5 Coaching Programme Essentials – Part 1
To celebrate International Coaching Week I’ve put together a short series of blog posts on the essential elements of running a coaching programme in your school.
They are aimed at teachers who are trained in coaching skills, but will also be useful for staff being coached (coachees), so they’ll have an idea what to expect!
These 5 articles will be posted daily on this blog from 19th to 23rd May. So on with the first! …
#1: Effective Preparation
It’s important that the coachee is clear about what coaching is and what it isn’t. So some kind of information sheet is useful, or a link to a coaching session on You Tube for example. Sometimes it takes a session or two of being coached for coachees to understand what coaching is, it’s benefits, and how it’s not mentoring or counselling!
I often find that, when delivering coaching training in schools, starting the day with a coaching demonstration really helps the audience gain some clarity. It often elicits useful discussion on the key elements of coaching, which are revisited over the course of the training.
Next, it’s a good idea to send the coachee a questionnaire to find out information such as:
- what areas / topics they are hoping to cover – this will help to identify whether they are coaching topics or whether you need to refer them to someone else … a mentor or local counselling service, for example
- whether they have been coached before, how useful they found it, and how they prefer to be coached (e.g. quite challenging, or perhaps more ‘light touch’ to start, with positive challenge brought in gradually)
- what timescales, if any, they are working towards
- what’s brought them to coaching – did they choose it for themselves, or did someone else tell them they should have coaching
Having some of these pre-coaching questions answered before you start helps you hit the ground running when you have your 1st session!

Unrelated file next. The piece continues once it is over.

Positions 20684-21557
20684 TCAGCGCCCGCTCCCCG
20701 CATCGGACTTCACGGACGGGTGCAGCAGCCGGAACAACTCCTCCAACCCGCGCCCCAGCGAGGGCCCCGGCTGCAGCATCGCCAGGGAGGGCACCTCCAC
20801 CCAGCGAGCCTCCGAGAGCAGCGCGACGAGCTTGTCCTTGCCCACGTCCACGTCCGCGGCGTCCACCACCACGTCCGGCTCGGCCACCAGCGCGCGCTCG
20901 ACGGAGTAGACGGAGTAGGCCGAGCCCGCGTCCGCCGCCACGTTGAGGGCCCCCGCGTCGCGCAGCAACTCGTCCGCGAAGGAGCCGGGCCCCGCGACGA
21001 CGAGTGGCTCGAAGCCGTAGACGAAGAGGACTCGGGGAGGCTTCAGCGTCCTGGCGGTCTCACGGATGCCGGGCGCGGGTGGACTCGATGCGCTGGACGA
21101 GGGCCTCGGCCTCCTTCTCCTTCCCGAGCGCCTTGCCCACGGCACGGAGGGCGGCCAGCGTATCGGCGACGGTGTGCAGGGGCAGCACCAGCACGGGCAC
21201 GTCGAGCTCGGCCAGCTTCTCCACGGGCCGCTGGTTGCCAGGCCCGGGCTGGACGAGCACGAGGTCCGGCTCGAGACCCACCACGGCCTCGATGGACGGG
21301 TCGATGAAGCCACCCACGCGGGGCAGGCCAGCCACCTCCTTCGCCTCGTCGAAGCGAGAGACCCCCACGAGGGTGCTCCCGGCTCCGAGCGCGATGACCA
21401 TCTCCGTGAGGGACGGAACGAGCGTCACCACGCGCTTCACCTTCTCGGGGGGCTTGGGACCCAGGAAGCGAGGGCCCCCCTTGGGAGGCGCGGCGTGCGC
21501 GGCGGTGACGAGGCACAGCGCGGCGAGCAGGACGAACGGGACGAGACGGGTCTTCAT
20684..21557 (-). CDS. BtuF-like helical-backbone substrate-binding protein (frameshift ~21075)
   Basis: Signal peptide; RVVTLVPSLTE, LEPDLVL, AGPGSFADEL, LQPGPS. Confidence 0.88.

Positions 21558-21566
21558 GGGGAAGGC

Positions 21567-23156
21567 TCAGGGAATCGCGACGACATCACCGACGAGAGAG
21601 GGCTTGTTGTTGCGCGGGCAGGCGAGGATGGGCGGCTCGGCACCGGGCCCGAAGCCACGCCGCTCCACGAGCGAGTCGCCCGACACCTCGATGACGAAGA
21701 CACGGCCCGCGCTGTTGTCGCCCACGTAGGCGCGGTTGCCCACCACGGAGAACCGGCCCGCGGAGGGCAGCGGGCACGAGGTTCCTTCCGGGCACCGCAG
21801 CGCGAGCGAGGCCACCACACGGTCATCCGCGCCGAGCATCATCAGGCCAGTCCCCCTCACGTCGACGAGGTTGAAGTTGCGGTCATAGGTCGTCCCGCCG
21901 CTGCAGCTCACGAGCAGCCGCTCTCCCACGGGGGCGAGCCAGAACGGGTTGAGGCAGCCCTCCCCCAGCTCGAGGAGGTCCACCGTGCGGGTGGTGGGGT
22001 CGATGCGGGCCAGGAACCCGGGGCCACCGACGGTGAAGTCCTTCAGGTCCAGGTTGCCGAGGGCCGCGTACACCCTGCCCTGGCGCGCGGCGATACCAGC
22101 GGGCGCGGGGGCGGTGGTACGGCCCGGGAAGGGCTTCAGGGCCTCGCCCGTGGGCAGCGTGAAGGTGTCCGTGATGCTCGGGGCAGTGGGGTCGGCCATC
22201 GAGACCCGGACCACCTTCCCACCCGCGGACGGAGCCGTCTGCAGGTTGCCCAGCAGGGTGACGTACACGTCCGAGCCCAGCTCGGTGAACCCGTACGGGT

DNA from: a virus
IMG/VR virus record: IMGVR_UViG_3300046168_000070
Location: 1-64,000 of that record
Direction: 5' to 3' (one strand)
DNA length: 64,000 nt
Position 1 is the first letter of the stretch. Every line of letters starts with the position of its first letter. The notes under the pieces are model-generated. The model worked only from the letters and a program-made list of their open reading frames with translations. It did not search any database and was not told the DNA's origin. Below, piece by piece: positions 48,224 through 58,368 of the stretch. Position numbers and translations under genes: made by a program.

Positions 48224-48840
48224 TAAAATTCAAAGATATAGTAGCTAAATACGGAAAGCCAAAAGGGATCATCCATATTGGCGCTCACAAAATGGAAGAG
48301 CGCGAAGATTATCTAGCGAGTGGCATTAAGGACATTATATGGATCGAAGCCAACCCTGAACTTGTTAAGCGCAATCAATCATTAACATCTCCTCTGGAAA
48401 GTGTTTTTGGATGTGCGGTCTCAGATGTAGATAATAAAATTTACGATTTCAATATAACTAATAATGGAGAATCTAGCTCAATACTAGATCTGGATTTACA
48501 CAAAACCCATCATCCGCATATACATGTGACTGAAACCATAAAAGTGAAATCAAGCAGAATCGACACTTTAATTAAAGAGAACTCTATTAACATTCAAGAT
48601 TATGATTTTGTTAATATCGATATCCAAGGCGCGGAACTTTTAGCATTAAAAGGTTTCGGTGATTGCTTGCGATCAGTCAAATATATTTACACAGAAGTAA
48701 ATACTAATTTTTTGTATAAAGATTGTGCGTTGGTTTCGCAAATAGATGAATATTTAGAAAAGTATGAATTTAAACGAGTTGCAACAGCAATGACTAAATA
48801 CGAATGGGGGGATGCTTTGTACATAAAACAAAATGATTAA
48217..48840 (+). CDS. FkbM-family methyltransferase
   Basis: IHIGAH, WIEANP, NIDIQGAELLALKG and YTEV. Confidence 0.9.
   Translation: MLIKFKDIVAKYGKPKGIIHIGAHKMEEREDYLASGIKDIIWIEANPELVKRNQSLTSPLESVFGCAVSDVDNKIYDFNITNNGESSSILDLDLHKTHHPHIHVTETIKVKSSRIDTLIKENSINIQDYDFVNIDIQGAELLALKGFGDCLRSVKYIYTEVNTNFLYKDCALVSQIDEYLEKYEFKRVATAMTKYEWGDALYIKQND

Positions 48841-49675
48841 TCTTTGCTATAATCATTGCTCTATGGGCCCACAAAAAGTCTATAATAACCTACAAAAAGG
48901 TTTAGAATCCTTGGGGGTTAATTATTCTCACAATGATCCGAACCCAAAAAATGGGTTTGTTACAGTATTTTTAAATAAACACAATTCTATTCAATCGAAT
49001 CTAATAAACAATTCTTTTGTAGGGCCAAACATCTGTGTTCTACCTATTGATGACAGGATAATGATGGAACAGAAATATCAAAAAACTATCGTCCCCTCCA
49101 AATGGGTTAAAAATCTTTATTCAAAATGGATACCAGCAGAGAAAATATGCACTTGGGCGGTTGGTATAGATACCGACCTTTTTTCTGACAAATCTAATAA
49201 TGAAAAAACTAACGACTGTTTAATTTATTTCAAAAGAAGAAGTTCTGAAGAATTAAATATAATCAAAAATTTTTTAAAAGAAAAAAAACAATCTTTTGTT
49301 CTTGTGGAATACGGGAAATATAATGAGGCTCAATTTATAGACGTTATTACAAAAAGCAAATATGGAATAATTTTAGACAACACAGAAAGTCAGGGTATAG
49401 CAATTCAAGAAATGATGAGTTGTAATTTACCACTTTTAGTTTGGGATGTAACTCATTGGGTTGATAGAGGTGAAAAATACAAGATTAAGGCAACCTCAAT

During the 1st session you’ll also want to both sign a Coaching Agreement, which sets out what is expected of both parties in the coaching relationship. Doing this ‘live’ provides the coachee with an opportunity to ask questions. You could also send them a draft version prior to the 1st session, so they have time to read and digest it, but sign it when you meet.
Another useful discussion that often takes place at the 1st session (or even before) is around the practicalities of the coaching programme:
- where the sessions will be held,
- how often,
- and for how long
Make sure you have somewhere to meet where you won’t be disturbed. There’s nothing worse for ruining thought processes than interruptions. Great things can happen in coaching sessions, like those ‘lightbulb’ moments … when something just clicks for the coachee, and they have greater clarity, or they’ve just learned something about themselves that is useful moving forward.
If that quality time and space to think is not available to coachees – it can result in slow progress and frustration all round.
Make sure that other staff know the “Do Not Disturb” sign means just that! There’s a depth of thinking generated in a coaching session, which is hard to get back once the flow has been lost as a result of being interrupted.
So there are a few tips on good preparation.
Would love to hear your thoughts on this, and other ways you prepare that are useful for you and your coachees.
Feel free to leave your comments below
I’m Debbie Inglis, a performance coach, mentor and trainer, working with Heads, Principals, School leaders and their teams to maximise leadership performance, create more effective, confident, and motivated teams … in a way that brings out the best in you.